The anticancer efficacy of anti-EGFR small molecule inhibitors and monoclonal antibodies has been evaluated in clinical trials both as single agent and in combination with other chemotherapeutic agents, but to date, have shown only modest effects [13–18]. Much effort is thus being directed at understanding the mechanisms that underlie tumor resistance to anti-EGFR therapy. For example, we have recently shown that nuclear EGFR interacts with STAT3 and that the interaction contributes to tumor resistance to the anti-EGFR agent, Iressa, in human GBM  and breast cancer cells . In addition, it has been recently reported that EGFR and EGFRvIII interacts with apoptotic protein PUMA and inhibits PUMA's apoptotic function . PTEN loss has also been implicated in resistance to EGFR inhibition, although, other studies did not find such a linkage [17, 18, 21, 22]. In lung cancer, gain-of-function EGFR mutations have been shown to be predictive of sensitivity to EGFR-targeted treatments, however, in other tumor types, these mutations are either absent or are very rare. The biology underlying tumor resistance to EGFR-targeted therapy is thus complex and remains not well understood.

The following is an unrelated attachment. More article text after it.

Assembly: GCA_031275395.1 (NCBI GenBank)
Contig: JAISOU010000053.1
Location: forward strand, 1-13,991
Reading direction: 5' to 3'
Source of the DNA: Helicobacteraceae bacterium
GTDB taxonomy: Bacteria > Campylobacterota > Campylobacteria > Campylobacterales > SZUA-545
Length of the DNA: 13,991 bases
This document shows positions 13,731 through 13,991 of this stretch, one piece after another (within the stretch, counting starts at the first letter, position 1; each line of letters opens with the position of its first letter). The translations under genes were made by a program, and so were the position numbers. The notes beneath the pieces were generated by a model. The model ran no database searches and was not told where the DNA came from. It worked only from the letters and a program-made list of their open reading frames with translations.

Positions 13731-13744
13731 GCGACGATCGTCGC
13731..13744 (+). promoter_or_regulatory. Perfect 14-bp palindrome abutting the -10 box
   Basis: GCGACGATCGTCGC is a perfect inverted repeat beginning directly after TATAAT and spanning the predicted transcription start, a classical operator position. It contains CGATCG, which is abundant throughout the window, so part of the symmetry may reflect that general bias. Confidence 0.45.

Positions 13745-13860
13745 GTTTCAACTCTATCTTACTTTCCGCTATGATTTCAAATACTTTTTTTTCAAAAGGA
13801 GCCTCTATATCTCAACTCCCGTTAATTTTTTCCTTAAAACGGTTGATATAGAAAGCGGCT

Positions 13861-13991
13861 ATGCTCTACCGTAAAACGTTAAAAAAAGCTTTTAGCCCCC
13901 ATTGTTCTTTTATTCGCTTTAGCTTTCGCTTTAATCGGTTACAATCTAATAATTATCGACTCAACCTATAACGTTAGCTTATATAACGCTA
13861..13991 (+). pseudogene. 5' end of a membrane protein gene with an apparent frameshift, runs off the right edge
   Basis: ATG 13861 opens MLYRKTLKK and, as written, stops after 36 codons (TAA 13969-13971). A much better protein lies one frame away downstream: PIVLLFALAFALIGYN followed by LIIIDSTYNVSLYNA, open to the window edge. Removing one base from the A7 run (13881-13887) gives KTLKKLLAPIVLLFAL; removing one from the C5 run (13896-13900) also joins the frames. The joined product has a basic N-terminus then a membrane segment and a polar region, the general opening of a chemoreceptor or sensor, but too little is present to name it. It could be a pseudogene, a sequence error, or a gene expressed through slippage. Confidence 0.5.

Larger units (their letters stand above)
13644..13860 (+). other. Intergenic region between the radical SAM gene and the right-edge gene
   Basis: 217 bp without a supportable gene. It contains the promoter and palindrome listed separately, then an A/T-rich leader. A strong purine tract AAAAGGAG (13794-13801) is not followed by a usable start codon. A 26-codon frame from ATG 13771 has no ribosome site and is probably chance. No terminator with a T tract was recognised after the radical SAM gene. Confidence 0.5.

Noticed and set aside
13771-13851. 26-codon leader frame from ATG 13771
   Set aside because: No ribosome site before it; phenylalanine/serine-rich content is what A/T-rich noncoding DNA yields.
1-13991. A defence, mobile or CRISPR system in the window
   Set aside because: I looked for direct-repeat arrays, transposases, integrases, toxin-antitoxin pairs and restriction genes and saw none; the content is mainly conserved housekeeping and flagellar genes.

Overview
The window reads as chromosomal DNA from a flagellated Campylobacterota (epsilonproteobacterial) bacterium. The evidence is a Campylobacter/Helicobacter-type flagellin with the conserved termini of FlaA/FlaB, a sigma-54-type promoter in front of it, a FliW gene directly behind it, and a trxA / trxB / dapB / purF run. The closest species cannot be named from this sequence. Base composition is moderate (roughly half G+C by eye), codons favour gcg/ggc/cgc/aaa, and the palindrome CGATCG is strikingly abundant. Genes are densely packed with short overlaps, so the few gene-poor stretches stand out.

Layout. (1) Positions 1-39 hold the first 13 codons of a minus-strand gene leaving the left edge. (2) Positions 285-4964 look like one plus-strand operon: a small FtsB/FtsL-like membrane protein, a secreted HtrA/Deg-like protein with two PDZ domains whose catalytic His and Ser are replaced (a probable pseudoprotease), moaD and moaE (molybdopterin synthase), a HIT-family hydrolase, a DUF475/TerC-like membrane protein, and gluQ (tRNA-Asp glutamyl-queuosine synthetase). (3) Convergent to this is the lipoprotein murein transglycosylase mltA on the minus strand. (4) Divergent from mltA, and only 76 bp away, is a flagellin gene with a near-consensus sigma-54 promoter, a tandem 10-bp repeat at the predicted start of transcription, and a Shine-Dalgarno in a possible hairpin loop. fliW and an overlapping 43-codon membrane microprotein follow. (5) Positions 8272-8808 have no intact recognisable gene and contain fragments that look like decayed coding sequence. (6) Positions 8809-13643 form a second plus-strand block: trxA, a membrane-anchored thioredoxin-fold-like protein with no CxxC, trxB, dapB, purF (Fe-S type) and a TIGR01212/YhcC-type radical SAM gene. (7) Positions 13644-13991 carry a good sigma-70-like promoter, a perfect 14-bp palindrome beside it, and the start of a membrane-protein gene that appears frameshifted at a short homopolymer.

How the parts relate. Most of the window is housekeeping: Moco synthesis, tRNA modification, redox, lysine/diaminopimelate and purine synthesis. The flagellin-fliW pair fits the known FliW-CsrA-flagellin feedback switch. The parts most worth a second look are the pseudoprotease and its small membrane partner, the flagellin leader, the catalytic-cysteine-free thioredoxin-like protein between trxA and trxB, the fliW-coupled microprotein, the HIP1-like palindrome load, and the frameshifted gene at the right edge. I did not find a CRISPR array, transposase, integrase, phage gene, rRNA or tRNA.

An area of EGFR-associated biology in human cancers that is receiving increasing attention is the ability of EGFR to escape lysosome-mediated degradation and recycling to the plasma membranes and, subsequently, to undergo intracellular trafficking to subcellular organelles, such as, nuclei [4, 19, 23–25] and mitochondria [26, 27]. Nuclear EGFR and mitochondrial EGFR are expressed as the full-length proteins, in contrast to HER4/ErbB4 which enters nuclei and mitochondria as its C-terminal fragment. While the cellular functions and role of nuclear EGFR are becoming clearer, those of mitochondrial EGFR are still largely unknown. Also unknown is whether EGFRvIII undergoes mitochondrial translocalization. Nevertheless, it has been shown that EGF stimulation enhances EGFR mitochondrial localization in MDA-MB-231 breast cancer cells  and that mitochondrial EGFR interacts with cytochrome c oxidase subunit II (CoxII) in an EGFR Y845-dependent manner . EGFR Y845 is a specific phosphorylation residue targeted by c-Src and interestingly, c-Src appears to also undergo mitochondrial import with kinetics similar to that of EGFR . In the mitochondria, both EGFR and c-Src can phosphorylate Cox II, albeit the consequence of this phosphorylation remains unclear .